expression the appellant chose. The chambers judge concluded, however, that the damages claim
for breach of the Charter was not so unsustainable that it could be struck out summarily (reasons,
paras. 31-43). In an application to strike pleadings the court could not analyze the validity of the
Board's argument that it was responding to what appeared to be threats. However, he concluded
that s. 43 also barred the appellant's Charter claim for a   remedy' of $50,000 (reasons,
paras. 59-89).
[7] The appellant then launched this appeal. The Minister of Justice and Solicitor General of
Alberta intervened on the appeal arguing that proper notice had not been given (under s. 24 of the
Judicature Act, RSA 2000, c. J-2) of the constitutional challenge to s. 43 of the Energy Resources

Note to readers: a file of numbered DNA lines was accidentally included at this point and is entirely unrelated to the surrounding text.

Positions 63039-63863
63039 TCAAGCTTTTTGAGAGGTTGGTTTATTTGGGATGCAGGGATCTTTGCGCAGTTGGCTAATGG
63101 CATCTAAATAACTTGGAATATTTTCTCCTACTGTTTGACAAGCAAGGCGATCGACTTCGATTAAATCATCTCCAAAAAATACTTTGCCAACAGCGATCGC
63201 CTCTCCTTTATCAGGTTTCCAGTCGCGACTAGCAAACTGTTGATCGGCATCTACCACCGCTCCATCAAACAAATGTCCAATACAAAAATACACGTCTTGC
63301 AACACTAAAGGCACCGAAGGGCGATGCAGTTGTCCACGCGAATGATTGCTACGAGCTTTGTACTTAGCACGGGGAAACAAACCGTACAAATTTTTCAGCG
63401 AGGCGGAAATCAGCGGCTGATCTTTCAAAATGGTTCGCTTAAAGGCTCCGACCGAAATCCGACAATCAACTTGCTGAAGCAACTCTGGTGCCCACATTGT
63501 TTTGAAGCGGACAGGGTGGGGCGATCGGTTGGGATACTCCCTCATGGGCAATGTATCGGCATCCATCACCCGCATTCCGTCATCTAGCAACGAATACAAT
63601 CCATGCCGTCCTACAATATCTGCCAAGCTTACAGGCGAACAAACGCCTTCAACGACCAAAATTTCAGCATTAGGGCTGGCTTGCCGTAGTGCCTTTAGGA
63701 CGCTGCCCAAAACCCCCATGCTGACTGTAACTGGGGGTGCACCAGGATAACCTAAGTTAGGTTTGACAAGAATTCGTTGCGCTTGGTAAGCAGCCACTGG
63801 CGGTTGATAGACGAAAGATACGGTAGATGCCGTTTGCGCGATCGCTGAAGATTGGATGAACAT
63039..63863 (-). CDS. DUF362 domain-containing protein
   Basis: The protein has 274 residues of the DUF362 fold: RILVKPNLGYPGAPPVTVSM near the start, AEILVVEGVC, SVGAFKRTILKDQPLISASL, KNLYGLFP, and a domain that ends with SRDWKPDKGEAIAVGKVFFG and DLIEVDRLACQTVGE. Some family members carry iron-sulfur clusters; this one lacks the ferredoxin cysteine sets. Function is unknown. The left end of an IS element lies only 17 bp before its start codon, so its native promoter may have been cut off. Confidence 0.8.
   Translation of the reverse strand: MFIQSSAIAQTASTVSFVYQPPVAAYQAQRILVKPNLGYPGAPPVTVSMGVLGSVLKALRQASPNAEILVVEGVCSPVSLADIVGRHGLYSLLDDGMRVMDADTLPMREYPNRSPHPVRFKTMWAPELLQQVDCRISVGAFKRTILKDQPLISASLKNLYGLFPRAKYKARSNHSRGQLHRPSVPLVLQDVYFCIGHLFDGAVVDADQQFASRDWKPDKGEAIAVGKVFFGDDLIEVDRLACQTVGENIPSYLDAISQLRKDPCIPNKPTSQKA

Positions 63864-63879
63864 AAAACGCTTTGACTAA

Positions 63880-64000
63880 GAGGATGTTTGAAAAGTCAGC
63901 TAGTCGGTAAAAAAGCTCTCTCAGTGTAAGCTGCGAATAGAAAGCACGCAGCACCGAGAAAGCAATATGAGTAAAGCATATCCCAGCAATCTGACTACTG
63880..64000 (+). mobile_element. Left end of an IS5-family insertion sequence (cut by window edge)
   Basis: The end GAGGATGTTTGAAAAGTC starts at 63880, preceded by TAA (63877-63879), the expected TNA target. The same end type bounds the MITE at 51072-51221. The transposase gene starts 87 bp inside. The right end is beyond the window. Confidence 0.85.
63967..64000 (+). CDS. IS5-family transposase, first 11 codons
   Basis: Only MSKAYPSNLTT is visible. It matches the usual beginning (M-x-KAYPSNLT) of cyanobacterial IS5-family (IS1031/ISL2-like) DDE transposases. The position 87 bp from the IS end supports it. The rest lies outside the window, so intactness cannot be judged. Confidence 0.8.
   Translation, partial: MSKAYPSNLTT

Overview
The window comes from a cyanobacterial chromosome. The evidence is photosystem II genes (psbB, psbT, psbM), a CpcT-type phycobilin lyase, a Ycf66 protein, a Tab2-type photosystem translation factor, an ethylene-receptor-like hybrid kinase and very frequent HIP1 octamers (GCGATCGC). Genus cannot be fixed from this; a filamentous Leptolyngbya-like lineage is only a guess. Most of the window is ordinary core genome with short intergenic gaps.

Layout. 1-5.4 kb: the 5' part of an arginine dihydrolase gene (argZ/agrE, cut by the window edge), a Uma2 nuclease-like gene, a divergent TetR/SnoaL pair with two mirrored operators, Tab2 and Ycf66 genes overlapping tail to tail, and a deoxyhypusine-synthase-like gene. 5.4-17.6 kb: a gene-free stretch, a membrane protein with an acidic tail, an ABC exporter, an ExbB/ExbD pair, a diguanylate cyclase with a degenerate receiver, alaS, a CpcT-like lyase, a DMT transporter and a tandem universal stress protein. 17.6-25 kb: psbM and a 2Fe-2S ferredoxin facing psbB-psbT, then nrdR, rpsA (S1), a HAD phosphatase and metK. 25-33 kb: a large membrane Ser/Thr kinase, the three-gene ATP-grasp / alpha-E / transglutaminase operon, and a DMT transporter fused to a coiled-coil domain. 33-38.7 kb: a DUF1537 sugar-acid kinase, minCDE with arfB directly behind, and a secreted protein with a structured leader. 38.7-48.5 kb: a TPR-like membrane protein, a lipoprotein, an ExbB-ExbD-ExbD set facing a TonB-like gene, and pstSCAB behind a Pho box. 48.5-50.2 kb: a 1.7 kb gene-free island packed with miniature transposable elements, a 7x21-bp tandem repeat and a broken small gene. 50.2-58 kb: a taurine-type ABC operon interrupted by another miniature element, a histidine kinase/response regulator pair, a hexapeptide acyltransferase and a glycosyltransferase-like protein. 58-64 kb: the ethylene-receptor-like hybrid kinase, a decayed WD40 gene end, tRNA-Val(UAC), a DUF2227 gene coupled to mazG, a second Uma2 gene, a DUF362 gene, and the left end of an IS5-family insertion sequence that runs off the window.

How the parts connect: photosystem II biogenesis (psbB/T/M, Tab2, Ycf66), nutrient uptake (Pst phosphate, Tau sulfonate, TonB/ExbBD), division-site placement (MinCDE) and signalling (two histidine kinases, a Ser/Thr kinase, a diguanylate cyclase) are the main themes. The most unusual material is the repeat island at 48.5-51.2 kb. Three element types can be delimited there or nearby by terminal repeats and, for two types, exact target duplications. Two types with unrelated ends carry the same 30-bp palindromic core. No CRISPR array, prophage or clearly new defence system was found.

Conservation Act. The Minister of Justice took the position that the appellant was attempting to
raise a new argument on appeal, and that Alberta had been denied the opportunity to call evidence
on the topic.
Issues and Standard of Review
(8] The appellant Ernst raises only three discrete issues:
a) Do the pleadings disclose a private law duty of care on the Board?
b) Does s. 43 of the Energy Resources Conservation Act bar a claim for negligent
omissions?
c) Cans. 43 of the Energy Resources Conservation Act bar a Charter claim?
[9] To clarify, there was no appeal or cross-appeal on a number of other issues, such as:
a) whether the pleadings disclose a sustainable claim for a breach of the Charter;
b) · whether sufficient notice of the constitutional attack on s. 43 of the Energy Resources
Conservation Act was given under s. 24 of the Judicature Act, RSA 2000, c. J-2;
c) whether the pleading against the defendant Alberta could be struck as being frivolous
or vexatious;
d) whether the action bad been brought within the time limits in the Limitations Act, RSA
2000, c. L-12.
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It is not necessary to address these other issues in order to resolve this appeal.
[ 1 0] The standard of review for questions of law is correctness: Housen v Nikolaisen, 2002